'I have now had a look at the Land of "Cousin Jacks" and Pasties': Cornish Australians in Cornwall during the Great War

Research output: Chapter in Book/Report/Conference proceedingChapter

Abstract

In 1927, in an article on Cornish emigration in Cornwall County Council's celebratory Cornwall Education Week Handbook, edited by Q (Arthur
Quiller Couch), Harry Pascoe mused on the enduring links between Cornwall and Australia. Almost a decade since the end of hostilities, he looked back nostalgically to the sometimes bitter-sweet atmosphere of those days, recalling the Great War years 'when scores of Australian khaki clad soldiers sought out remote comers of the County to visit for the first and last time the homes of their fathers'. For Australians on the Western Front, there was little hope of returning home half-a-world away while hostilities lasted, unless they were one of the lucky few to be granted an extended furlough or were repatriated as invalids no longer fit for service. In such circumstances, Britain -'Blighty' -assumed great significance as a home-from-home.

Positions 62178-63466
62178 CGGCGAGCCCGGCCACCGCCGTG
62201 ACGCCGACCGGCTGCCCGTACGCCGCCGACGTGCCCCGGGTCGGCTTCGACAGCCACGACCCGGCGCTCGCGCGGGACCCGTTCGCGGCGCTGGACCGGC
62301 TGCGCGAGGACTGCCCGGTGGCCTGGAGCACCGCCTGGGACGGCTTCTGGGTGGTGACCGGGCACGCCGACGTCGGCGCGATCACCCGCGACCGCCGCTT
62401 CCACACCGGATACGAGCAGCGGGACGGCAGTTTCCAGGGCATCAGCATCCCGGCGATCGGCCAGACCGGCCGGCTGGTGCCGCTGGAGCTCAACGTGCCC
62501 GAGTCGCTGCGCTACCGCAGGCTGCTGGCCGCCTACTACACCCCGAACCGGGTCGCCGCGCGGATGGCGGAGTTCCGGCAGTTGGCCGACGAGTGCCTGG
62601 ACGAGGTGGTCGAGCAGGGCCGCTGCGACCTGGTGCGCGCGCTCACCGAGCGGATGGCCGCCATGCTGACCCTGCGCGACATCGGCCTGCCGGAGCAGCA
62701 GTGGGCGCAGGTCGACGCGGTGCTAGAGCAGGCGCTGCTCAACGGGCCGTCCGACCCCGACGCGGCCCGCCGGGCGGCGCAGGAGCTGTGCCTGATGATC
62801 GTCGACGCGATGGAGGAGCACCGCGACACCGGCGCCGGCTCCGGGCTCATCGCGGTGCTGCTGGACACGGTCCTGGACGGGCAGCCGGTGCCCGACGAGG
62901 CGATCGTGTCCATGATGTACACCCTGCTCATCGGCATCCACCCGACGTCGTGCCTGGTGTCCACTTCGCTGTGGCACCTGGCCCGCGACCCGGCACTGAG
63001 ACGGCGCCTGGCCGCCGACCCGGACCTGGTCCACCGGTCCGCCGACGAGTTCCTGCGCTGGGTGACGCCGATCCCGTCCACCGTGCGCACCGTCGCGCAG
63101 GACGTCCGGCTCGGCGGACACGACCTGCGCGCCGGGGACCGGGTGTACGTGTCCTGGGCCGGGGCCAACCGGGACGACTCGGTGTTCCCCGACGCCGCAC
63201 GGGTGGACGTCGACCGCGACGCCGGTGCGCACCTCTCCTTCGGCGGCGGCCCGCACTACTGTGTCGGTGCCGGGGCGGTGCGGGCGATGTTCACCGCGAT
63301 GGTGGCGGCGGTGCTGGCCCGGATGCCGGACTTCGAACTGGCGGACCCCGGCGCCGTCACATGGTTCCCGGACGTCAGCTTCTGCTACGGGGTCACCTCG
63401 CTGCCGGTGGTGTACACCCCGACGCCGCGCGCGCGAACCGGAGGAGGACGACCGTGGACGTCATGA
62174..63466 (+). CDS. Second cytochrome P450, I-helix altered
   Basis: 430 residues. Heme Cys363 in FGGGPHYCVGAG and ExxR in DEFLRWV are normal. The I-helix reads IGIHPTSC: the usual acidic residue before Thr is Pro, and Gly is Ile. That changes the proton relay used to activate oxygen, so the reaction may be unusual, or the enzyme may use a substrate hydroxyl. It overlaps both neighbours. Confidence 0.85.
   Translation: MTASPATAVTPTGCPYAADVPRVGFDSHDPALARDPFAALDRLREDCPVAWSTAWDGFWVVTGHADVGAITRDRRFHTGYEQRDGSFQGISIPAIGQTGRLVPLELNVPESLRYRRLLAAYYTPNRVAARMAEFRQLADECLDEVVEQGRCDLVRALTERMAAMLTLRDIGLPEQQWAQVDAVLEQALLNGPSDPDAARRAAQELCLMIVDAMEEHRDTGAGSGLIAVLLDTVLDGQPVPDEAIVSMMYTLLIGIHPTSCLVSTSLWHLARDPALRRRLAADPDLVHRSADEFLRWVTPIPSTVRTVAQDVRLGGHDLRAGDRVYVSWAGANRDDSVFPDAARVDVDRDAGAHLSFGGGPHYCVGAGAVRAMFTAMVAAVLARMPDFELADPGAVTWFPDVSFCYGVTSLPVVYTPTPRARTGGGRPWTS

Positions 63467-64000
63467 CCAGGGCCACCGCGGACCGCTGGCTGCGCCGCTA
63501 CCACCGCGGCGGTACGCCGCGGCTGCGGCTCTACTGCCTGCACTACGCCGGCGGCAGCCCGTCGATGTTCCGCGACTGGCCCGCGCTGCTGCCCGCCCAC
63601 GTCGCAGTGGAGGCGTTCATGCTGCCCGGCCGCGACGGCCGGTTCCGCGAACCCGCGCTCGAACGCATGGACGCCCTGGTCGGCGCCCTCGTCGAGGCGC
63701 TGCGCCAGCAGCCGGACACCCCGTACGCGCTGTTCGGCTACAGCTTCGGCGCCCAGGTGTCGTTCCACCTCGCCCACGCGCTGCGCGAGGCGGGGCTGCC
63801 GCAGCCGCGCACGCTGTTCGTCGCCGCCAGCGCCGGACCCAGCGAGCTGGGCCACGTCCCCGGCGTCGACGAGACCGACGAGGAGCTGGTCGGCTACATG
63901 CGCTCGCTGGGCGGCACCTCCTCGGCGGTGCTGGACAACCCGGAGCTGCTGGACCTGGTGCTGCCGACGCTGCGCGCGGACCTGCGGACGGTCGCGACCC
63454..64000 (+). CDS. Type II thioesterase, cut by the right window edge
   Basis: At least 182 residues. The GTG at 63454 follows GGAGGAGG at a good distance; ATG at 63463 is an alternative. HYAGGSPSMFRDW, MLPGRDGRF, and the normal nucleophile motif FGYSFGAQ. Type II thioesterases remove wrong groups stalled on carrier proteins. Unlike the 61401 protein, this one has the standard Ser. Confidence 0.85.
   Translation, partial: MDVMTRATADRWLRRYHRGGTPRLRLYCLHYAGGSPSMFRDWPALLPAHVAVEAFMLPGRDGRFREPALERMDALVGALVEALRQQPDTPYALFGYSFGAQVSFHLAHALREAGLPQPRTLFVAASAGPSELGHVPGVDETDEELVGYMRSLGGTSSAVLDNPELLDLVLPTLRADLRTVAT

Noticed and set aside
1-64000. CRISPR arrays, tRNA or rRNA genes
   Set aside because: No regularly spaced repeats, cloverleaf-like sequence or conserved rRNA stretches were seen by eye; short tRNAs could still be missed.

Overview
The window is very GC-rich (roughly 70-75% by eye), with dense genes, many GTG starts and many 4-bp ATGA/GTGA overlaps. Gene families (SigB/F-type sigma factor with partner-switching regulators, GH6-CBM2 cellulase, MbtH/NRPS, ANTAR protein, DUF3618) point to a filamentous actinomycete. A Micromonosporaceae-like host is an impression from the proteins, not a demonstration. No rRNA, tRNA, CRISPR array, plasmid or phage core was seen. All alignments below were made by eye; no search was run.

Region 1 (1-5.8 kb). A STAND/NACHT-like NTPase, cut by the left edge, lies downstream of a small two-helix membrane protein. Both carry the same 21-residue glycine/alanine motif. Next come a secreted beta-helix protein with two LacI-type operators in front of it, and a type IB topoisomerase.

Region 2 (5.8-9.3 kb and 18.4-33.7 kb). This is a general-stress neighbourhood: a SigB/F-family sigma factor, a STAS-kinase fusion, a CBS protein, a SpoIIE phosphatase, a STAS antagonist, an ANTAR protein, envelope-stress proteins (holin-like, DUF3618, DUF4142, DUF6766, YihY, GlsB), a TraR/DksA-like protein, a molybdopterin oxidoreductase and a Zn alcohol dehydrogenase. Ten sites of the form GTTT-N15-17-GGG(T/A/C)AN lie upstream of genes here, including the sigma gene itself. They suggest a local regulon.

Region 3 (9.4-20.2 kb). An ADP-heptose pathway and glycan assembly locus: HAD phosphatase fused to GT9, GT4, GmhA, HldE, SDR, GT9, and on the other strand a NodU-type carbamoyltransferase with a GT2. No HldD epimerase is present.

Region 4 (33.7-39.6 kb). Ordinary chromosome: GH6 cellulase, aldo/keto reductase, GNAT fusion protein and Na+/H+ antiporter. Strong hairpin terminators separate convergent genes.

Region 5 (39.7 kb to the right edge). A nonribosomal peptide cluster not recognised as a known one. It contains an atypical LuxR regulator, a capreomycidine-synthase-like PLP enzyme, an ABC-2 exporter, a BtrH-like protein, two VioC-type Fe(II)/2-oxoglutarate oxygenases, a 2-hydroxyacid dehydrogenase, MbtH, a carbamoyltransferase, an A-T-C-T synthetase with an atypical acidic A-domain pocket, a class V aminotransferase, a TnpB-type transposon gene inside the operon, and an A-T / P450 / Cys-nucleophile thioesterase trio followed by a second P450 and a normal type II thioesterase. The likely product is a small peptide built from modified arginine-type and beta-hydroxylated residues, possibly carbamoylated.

Original languageEnglish
Title of host publicationCornwall and the Great War
Subtitle of host publicationPerspectives on Conflict and Place
EditorsGarry Tregidga, Thomas Fidler
Place of PublicationPenryn, Cornwall
PublisherInstitute of Cornish Studies
Pages32-42
Number of pages11
ISBN (Print)9781791596019
Publication statusPublished - 2018

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  • Cite this

    Payton, P. (2018). 'I have now had a look at the Land of "Cousin Jacks" and Pasties': Cornish Australians in Cornwall during the Great War. In G. Tregidga, & T. Fidler (Eds.), Cornwall and the Great War: Perspectives on Conflict and Place (pp. 32-42). Institute of Cornish Studies.